Canada: New Rules For Establishing New Gaming Sites In Ontario

The Ontario Lottery and Gaming Corporation (OLG), the government agency mandated under provincial law to conduct and manage gaming sites, has recently issued a request for information regarding the establishment of a number of new gaming sites across Ontario, including a new casino in the Greater Toronto Area. On June 1, 2012, the rules for establishing new gaming sites in Ontario became effective as Ontario Regulation 81/12, Requirements for Establishing a Gaming Site (the New Regulation), came into force following enactment by the Lieutenant Governor in Council (the Provincial Cabinet) under the Ontario Lottery and Gaming Corporation Act, 1999 (the Act).

The process for establishing a gaming site under the New Regulation differs substantially from the process for establishing a casino under the prior regime set out in Regulation 347/00 (the Old Regulation), which was repealed on June 1, 2012 (and which was described in our March 2012 Blakes Bulletin on Gaming). Firstly, the business case for any proposed gaming site must now be approved by the Minister of Finance. In the past, OLG was only required to notify and consider the opinion of the Chair of the Management Board of Cabinet. Secondly, there is no requirement under the New Regulation to hold a public referendum in the municipality in which the gaming site is to be established. A referendum was a precondition to establishing a casino under the Old Regulation. Finally, the disclosure that OLG is required to provide the public regarding its decision is more limited under the New Regulation.

Under the Criminal Code (Canada), provincial governments are the only entities that are allowed to conduct and manage gaming sites. The Ontario government has established OLG pursuant to the Actas the provincial entity that is empowered to conduct and manage gaming sites in Ontario in accordance with the Act and the Gaming Control Act, 1992. The Act provides that OLG shall not authorize the establishment of gaming sites until OLG takes certain prescribed steps and unless OLG requires the prescribed conditions to be met in respect of the proposed gaming site, as set forth in the regulations. A "gaming site" is defined in the Act as premises or an electronic channel maintained for the purpose of playing or operating a "lottery scheme" as defined in subsection 207(4) of the Criminal Code (Canada).

Under the New Regulation, in order for OLG to establish a gaming site in a municipality in Ontario, it must first prepare a business case for the proposed gaming site that:

  • sets out the cost of establishing the proposed gaming site;
  • demonstrates the viability of the proposed gaming site and the adequacy of responsible gaming features for the proposed gaming site; and
  • sets out or demonstrates any other matter that OLG considers appropriate.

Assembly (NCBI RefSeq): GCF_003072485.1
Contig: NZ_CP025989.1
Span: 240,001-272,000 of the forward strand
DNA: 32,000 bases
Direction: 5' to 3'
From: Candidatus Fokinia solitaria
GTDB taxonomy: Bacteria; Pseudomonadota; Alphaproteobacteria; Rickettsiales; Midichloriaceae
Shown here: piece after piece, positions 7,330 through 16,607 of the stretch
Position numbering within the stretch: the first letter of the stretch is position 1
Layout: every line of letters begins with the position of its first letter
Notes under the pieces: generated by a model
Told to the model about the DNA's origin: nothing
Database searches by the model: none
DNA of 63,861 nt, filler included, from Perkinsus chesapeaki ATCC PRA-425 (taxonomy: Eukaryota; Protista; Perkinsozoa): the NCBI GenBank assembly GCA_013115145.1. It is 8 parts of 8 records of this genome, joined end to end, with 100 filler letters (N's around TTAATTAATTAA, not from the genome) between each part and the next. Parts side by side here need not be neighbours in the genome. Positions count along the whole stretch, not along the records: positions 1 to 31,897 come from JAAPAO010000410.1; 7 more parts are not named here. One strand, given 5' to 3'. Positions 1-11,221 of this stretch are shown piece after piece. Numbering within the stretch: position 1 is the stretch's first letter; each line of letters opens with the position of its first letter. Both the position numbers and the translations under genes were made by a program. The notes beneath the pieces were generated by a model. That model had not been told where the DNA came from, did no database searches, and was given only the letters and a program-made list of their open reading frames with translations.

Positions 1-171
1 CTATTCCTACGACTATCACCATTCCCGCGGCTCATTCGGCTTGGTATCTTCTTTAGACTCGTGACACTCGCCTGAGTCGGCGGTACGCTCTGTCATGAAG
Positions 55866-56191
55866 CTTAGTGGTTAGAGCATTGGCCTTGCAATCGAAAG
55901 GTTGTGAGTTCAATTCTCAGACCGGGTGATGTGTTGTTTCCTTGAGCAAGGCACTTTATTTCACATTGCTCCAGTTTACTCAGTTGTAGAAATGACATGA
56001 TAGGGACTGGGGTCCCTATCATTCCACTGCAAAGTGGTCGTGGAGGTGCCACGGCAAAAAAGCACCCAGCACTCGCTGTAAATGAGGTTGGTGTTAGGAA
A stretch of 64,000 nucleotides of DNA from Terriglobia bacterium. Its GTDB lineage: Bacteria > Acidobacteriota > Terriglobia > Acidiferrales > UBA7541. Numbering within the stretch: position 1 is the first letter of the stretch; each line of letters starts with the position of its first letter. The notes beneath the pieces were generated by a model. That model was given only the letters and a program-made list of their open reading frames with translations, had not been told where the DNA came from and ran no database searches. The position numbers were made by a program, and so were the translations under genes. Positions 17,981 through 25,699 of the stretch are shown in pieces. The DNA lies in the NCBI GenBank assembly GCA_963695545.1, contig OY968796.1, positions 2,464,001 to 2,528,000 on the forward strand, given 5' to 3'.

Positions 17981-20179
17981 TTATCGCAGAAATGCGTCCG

OLG must then give a copy of the business case to the Minister of Finance for review, along with any other information that the Minister of Finance may request. OLG is required to obtain the approval of the Minister of Finance with respect to the business case. This can be differentiated from the previous process, in which OLG was only required to notify and consider the opinion of the Chair of the Management Board of Cabinet when establishing a casino. There is nothing in the New Regulation that requires public disclosure of OLG's business case for a gaming site.

The process for obtaining municipal approval under the New Regulation also differs significantly from the previous requirements, where a referendum had to be held in which a majority of voters cast their ballot in favour of establishing a casino. Under the New Regulation, the municipal council is only required to "seek public input" regarding the establishment of the proposed gaming site and give OLG a description, in writing, of the steps the municipal council took and a summary of the input it received. The municipal council must also pass a resolution supporting the establishment of the gaming site in the municipality and give a copy of that resolution to OLG. A municipal council could choose to exercise its general power under section 8(1)(b) of the Municipal Elections Act, 1996 to submit a question to its electors concerning a matter within the jurisdiction of the municipality, which would appear to include the establishment of a proposed gaming site within the municipality. However, such a referendum is not mandatory either under the Municipal Elections Act, 1996 or the New Regulation.

Once approval has been obtained from the Minister of Finance and the relevant municipal council, OLG must publish a notice in a newspaper or on OLG's website (or both), as determined by OLG, advising that the proposed gaming site is to be established and containing any information that OLG considers appropriate. Under the Old Regulation, OLG was required to make the reasons for its decision available to the public upon request.


The process for establishing gaming sites under the New Regulation is markedly streamlined when compared with the Old Regulation. Although the approval of the Minister of Finance is now required, there is no longer any requirement for a municipal referendum nor is there any requirement that OLG provide any disclosure to the public beyond the announcement that the proposed gaming site is to be established.

The content of this article is intended to provide a general guide to the subject matter. Specialist advice should be sought about your specific circumstances.

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